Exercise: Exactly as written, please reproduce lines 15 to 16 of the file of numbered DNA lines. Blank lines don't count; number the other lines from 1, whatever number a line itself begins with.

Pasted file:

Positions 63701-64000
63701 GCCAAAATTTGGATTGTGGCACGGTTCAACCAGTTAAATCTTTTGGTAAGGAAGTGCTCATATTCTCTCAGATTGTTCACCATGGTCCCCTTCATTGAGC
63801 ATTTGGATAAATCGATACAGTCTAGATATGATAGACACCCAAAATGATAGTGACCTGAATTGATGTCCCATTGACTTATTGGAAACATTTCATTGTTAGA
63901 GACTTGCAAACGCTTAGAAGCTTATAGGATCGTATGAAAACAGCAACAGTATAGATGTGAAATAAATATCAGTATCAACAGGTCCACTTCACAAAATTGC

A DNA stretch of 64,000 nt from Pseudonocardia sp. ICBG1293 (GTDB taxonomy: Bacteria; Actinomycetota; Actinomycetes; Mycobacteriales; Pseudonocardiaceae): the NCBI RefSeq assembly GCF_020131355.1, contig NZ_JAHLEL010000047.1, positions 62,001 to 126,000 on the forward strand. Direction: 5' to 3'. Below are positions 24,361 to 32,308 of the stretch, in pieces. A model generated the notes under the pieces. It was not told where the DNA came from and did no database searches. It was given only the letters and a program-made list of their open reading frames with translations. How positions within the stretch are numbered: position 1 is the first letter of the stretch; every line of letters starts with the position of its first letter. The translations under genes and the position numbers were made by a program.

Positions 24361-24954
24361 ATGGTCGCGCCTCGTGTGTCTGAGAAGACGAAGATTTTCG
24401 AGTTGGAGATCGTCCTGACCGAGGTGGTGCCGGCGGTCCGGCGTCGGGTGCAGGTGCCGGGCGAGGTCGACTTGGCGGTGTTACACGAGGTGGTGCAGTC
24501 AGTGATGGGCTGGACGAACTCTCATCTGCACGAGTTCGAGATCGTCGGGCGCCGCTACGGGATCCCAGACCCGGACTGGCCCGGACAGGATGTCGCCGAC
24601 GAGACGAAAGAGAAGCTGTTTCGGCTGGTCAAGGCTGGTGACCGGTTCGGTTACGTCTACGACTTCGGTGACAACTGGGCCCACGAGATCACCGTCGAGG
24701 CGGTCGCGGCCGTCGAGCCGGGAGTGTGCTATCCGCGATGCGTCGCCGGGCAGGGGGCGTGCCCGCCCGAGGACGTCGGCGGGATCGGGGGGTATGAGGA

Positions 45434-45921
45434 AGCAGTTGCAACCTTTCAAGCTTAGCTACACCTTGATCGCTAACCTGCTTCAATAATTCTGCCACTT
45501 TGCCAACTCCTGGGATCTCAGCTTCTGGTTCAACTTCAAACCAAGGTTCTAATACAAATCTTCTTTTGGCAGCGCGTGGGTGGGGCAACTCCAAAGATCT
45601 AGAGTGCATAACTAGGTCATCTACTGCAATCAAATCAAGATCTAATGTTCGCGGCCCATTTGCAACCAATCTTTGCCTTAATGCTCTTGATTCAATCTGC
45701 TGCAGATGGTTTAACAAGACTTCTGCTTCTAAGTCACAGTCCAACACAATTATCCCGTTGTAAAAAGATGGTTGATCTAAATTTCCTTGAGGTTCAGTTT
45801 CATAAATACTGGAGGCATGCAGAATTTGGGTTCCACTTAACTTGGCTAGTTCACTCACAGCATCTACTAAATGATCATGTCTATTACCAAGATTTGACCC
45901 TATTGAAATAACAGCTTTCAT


45601 AGAGTGCATAACTAGGTCATCTACTGCAATCAAATCAAGATCTAATGTTCGCGGCCCATTTGCAACCAATCTTTGCCTTAATGCTCTTGATTCAATCTGC
45701 TGCAGATGGTTTAACAAGACTTCTGCTTCTAAGTCACAGTCCAACACAATTATCCCGTTGTAAAAAGATGGTTGATCTAAATTTCCTTGAGGTTCAGTTT